Applied Polymer Light Microscopy by A. D. Curson (auth.), D. A. Hemsley (eds.)
By A. D. Curson (auth.), D. A. Hemsley (eds.)
Synthetic polymers make very good specimens for gentle microscopy. regardless of this, using the method, not less than in its complicated kinds, isn't really so common as will be anticipated. even supposing trustworthy and appropriate information are tough to discover and quantify, it sounds as if in different fields of fabrics technology and expertise there's a higher readiness to tum to the microscope in examine, in commercial challenge fixing, or for caliber overview and regulate. It additionally turns out that the explanations for the current state of affairs are partially historic, in part the results of the constitution of the plastics and rubber industries, and in part the schooling and coaching historical past of senior employees who are typically chemistry or engineering dependent. In neither box does gentle microscopy function strongly within the simple education. the first target of this e-book is to supply a few perception into the diversity oflight microscopy ideas acceptable to polymeric specimens, and to spotlight common functions to advertisement polymers and polymer items. the place acceptable, the optical strategies concerned are mentioned in a few element. even if, it has now not been the purpose to provide a mild microscopy textbook facing the foundations and layout of the elemental software. Many such texts can be found, and chosen examples are pointed out within the reference record on the finish of so much chapters.
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Additional info for Applied Polymer Light Microscopy
Polymer systems in which there are variations in refractive index due to the chemical composition, such as composites, represent a different class of specimen. If the refractive index differences between phases in the composite are large, say greater than 0'05, strong diffraction effects at the phase boundaries will enable these to be seen without difficulty. However, although the range of refractive indices for commercial polymers is wide (roughly 1·3 to greater than 1'7), many are centred around 1· 5, so phase separated polymer/polymer mixtures tend to show small refractive index fluctuations and the phase boundary diffraction effects are weak.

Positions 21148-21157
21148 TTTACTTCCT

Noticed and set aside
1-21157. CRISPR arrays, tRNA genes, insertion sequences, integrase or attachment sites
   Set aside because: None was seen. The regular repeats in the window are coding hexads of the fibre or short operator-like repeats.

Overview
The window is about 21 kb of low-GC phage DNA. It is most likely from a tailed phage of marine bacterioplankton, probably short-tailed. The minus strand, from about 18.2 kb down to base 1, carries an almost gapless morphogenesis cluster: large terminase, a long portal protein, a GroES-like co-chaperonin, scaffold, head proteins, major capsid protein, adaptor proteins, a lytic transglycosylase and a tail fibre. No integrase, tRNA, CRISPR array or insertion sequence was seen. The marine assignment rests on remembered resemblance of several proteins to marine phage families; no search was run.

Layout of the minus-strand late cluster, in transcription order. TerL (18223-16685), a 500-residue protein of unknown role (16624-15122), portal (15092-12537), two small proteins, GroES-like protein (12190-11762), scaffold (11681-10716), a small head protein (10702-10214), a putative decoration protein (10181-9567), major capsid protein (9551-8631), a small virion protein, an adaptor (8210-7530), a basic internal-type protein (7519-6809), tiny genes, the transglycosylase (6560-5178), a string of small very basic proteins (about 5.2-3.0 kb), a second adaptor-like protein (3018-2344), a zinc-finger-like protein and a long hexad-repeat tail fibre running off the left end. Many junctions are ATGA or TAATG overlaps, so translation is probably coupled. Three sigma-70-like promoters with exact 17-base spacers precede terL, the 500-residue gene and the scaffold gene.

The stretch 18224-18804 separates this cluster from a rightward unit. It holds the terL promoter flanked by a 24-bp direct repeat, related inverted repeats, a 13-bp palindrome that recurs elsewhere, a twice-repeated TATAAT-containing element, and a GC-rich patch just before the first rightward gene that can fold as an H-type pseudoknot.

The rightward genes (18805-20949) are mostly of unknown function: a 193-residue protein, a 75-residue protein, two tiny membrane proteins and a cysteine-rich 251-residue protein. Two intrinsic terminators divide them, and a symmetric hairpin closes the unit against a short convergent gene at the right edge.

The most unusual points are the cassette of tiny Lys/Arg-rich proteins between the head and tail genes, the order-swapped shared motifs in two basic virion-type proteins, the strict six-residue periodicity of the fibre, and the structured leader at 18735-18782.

1. The fracture surface of an acrylic specimen imaged using (a) scanning electron microscopy (secondary electron mode) and (b) reflected light microscopy. The image produced by the latter technique is inferior because of the smaller depth of field and lower resolution. Also, in the case of the tilted block-like central feature, light is being reflected outside the aperture of the objective lens, making it impossible to comment on the microstructure (both X405). Basic Light Microscopy and the Phase Contrast Microscope 45 (b) FIG.
Deposit on it four drops of a selected resin spaced so as to give eventual support to the sample (see Fig. 13). When cured (after 20-30 min), remove the slide and allow it to cool. g. a section preparation jig, grind the hardened pips down uniformly using 600 grit silicon carbide until their thickness together with that of the slide is no more than 1·2 mm. Clean and dry the slide and cement the polished surface of the specimen to the slide using the pips as supports (Fig. 14). Place a heavy weight on top or use spring loading to maintain positive contact with the tops of the pips, and cure at room temperature.